The first part of the Belmont Circle requires that there be respectful interaction between the research institution, the IRB and the investigator to build understanding and trust between all stakeholders. It is only through this respectful relationship that a culture can be fostered that is free of hostility and in which the importance of IRB review and regulatory compliance is accepted as the way to ensure the ethical review and conduct of research to protect research subjects.
The second part of the Belmont Circle requires that the institution, the IRB and the investigator apply the concept of beneficence, i.e. doing good, with each other. This is accomplished by fostering a culture of shared accountability based on the understanding that no single entity, be it the institution, the IRB or the researcher, can act alone to ensure the protection of human research subjects.
The third part of the Belmont Circle requires that no single party bear an unfair burden in ensuring the safety of human research subject volunteers. This is accomplished through equal distribution of responsibility among all stakeholders. For instance, a revolving membership on the IRB could be instituted, to not only create an equitable distribution of burdens, but also serve as an educational tool to instruct all stakeholders about their responsibilities and obligations.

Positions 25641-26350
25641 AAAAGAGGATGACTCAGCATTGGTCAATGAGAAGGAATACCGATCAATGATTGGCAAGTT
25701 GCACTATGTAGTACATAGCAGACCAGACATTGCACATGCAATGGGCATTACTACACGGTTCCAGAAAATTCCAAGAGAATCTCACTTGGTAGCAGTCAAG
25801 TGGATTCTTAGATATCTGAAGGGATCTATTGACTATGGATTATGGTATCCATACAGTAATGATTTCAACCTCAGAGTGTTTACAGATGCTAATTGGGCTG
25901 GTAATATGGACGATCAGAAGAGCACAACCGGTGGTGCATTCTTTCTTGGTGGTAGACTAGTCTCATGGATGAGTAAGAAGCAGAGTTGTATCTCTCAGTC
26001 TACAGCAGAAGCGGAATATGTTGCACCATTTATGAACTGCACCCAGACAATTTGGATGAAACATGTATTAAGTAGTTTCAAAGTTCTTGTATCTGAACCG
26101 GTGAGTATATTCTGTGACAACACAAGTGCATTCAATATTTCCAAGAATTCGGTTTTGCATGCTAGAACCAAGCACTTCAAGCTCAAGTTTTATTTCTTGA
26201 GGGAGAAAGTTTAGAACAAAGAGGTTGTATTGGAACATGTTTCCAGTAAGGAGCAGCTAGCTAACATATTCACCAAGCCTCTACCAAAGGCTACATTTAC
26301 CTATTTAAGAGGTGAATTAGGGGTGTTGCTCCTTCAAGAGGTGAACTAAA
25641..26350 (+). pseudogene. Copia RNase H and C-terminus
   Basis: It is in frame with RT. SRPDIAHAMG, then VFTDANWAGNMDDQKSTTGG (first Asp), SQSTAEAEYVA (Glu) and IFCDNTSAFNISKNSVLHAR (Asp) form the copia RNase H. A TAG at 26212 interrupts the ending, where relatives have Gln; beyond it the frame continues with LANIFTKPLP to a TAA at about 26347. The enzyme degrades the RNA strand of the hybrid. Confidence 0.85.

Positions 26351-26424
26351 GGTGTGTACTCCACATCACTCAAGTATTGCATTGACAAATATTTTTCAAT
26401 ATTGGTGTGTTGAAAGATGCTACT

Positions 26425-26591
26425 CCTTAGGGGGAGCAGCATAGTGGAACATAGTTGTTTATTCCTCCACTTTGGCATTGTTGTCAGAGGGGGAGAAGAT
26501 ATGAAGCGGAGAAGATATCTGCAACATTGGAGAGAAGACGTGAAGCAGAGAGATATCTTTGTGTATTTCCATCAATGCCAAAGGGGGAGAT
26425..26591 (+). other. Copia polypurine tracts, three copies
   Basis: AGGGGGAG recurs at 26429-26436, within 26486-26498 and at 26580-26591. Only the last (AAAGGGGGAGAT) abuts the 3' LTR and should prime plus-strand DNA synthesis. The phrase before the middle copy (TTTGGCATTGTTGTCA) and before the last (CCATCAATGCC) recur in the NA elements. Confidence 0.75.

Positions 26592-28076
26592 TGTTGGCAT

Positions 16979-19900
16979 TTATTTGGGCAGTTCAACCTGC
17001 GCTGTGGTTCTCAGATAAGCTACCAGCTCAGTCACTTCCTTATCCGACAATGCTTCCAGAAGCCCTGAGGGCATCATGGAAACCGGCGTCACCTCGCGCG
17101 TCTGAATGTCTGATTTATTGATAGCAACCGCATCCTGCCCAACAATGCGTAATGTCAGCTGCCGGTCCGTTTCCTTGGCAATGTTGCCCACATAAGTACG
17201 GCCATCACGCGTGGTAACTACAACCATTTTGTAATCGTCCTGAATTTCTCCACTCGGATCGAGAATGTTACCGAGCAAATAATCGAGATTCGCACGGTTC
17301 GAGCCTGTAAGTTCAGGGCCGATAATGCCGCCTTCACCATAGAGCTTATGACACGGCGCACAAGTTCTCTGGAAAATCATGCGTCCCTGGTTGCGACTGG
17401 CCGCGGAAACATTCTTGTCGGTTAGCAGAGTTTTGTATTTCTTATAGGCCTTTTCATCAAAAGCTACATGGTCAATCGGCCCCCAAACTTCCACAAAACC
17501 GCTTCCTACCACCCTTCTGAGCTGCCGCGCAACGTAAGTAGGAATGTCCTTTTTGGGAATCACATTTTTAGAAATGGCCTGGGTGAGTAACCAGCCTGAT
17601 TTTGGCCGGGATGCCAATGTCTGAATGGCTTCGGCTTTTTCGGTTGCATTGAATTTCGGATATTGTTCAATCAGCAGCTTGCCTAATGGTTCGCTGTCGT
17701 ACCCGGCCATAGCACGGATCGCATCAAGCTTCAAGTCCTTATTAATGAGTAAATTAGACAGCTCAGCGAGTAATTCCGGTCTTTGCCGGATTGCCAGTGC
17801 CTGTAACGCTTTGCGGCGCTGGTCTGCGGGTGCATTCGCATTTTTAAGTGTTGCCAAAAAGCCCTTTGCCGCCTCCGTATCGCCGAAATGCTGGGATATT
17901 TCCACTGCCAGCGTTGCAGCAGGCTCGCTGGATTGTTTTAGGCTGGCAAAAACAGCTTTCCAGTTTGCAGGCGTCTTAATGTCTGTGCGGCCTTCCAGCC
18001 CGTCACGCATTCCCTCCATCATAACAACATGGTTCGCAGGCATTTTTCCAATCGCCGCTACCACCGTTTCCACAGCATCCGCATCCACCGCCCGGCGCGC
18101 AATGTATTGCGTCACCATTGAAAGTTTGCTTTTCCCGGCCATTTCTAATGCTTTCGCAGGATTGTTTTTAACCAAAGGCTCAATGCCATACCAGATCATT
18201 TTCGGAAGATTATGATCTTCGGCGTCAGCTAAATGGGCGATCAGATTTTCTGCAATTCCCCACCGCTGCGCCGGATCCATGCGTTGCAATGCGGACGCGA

Between December 1999 and February 2001 a study was conducted at New York-Presbyterian Hospital/Columbia University Medical Center (“Columbia”). The study tested blood expanders commonly administered by anesthesiologists and combat medics when patients or soldiers have lost significant amounts of blood. Previous studies had shown that at high doses these substances would cause hemorrhaging. One purpose of the study was to test whether a new formulation of one of these expanders was less likely to trigger hemorrhaging at high doses. Ultimately, two subjects died shortly after receiving the blood expander at issue and more than two dozen other subjects required blood transfusions.